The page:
On Sat, 16 Dec 2000, Ben Tilly wrote:

> David Alan Black <dblack / candle.superlink.net> wrote:
> >
> I was talking about your hack to have a map return multiple
> values, map to anon arrays then flatten.  That hack will
> not work on all data structures because flatten is
> recursive.  Your original map_with_indices didn't have
> that problem.

I'm totally lost now.  As far as I can tell, this example:

> >[1, [], [3,4,[]]] .map do |e| [e.inspect, "hello"]  end .flatten
> >
> >  => ["1", "hello", "[]", "hello", "[3, 4, []]", "hello"]

showed that the business of mapping 2-for-one (using the flatten
"hack") *does* work with multidimensional arrays.  Can you write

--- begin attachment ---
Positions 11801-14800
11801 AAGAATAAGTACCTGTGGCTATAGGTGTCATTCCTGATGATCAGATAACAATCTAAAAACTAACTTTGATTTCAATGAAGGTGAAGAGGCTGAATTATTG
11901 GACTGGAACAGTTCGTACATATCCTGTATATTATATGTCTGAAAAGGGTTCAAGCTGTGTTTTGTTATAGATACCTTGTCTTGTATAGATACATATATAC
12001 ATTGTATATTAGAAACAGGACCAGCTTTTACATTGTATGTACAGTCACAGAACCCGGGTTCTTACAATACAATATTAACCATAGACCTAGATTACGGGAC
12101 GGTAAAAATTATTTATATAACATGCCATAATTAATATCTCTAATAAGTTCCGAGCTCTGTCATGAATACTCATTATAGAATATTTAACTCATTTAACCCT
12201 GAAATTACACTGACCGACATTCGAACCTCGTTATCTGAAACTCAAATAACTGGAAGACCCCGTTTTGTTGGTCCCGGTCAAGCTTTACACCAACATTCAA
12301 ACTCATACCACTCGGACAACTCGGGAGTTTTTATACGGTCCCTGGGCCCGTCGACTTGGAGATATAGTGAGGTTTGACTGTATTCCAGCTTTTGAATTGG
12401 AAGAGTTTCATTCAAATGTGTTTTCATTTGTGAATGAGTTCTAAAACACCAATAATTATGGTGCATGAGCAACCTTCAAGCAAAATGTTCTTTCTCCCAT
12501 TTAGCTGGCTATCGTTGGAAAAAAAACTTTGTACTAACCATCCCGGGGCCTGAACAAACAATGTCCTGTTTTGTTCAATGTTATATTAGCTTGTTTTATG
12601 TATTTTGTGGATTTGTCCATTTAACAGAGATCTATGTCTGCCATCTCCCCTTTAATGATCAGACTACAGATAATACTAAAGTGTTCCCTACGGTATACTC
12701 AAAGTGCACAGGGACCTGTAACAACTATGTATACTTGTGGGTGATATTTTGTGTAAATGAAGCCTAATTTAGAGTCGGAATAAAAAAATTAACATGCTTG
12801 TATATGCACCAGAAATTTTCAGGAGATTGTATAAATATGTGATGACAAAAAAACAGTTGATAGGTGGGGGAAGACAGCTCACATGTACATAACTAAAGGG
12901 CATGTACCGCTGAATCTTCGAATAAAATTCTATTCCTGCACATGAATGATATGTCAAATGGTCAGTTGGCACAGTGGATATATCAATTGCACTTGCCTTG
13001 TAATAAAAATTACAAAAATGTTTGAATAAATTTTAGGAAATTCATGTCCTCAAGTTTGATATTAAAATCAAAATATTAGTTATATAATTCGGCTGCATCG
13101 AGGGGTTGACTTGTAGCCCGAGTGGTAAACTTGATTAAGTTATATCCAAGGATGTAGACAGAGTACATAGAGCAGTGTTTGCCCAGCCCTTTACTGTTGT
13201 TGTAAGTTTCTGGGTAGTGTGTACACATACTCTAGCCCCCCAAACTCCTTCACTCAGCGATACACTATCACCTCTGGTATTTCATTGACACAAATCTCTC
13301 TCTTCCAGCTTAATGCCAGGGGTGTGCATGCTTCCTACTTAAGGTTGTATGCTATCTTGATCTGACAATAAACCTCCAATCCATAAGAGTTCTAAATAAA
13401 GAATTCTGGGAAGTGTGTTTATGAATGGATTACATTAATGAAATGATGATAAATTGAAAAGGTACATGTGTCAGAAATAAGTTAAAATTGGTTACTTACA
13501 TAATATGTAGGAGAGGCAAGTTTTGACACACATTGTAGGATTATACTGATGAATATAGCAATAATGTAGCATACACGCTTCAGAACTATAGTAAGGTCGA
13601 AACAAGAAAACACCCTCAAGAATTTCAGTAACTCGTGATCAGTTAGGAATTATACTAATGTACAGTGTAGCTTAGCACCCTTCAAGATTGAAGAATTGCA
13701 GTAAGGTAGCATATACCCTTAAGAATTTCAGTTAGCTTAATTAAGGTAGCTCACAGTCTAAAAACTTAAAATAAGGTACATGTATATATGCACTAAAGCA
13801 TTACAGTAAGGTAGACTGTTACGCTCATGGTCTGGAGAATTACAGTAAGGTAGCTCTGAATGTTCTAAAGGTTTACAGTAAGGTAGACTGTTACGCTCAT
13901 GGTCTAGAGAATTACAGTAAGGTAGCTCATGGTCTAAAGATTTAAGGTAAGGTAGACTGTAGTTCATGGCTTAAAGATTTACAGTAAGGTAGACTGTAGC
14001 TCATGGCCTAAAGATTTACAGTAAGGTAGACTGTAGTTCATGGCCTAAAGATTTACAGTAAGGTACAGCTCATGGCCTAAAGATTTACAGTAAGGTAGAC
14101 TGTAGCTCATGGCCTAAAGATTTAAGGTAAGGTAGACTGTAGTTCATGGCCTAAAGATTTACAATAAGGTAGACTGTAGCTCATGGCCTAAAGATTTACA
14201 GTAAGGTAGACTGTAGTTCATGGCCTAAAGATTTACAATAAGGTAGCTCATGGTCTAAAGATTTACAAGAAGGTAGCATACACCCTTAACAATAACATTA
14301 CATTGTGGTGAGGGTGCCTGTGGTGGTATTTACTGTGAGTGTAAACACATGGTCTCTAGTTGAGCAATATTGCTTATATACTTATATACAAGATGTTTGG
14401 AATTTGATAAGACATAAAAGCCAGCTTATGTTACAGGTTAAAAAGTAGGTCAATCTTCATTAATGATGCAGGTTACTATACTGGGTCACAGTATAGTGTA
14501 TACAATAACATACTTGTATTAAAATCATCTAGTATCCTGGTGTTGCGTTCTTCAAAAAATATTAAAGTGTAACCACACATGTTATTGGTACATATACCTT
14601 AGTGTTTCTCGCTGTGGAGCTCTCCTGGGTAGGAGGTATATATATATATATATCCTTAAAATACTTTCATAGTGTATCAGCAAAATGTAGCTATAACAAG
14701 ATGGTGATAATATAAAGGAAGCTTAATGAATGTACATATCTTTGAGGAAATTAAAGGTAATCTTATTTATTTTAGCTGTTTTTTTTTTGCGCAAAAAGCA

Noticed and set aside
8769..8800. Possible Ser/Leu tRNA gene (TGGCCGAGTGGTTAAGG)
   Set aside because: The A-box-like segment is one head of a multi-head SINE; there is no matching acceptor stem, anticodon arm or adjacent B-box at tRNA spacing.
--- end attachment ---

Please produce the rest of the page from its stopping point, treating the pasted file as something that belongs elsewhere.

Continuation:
a little example showing a case where things get excessively
flattened?  

> >   I don't think that Ruby is list-oriented or that list-oriented ways
> >   of thinking are a good fit for it.  Having lists with variable numbers
> >   of arguments is not part of the basic design and I don't think should
> >   be hacked on top when it doesn't fit conceptually.
> >
> >Now, come on Ben, admit it -- there's just a *little* bit of
> >willingness to say what is and is not Ruby-esque creeping in around
> >the edges, isn't there? :-)
> >
> Willingness does not equal ability.  I was putting out a guess
> based on an impression.  The fact that you (with more
> experience) didn't think my impression was obvious suggests that
> I am missing something.

Heavens -- I'm not particularly experienced.  I'm a Book Baby (late 
October)  :-)  I'm a bit lost on this part of the thread too.  But
it's OK.  


David

-- 
David Alan Black
home: dblack / candle.superlink.net
work: blackdav / shu.edu
Web:  http://pirate.shu.edu/~blackdav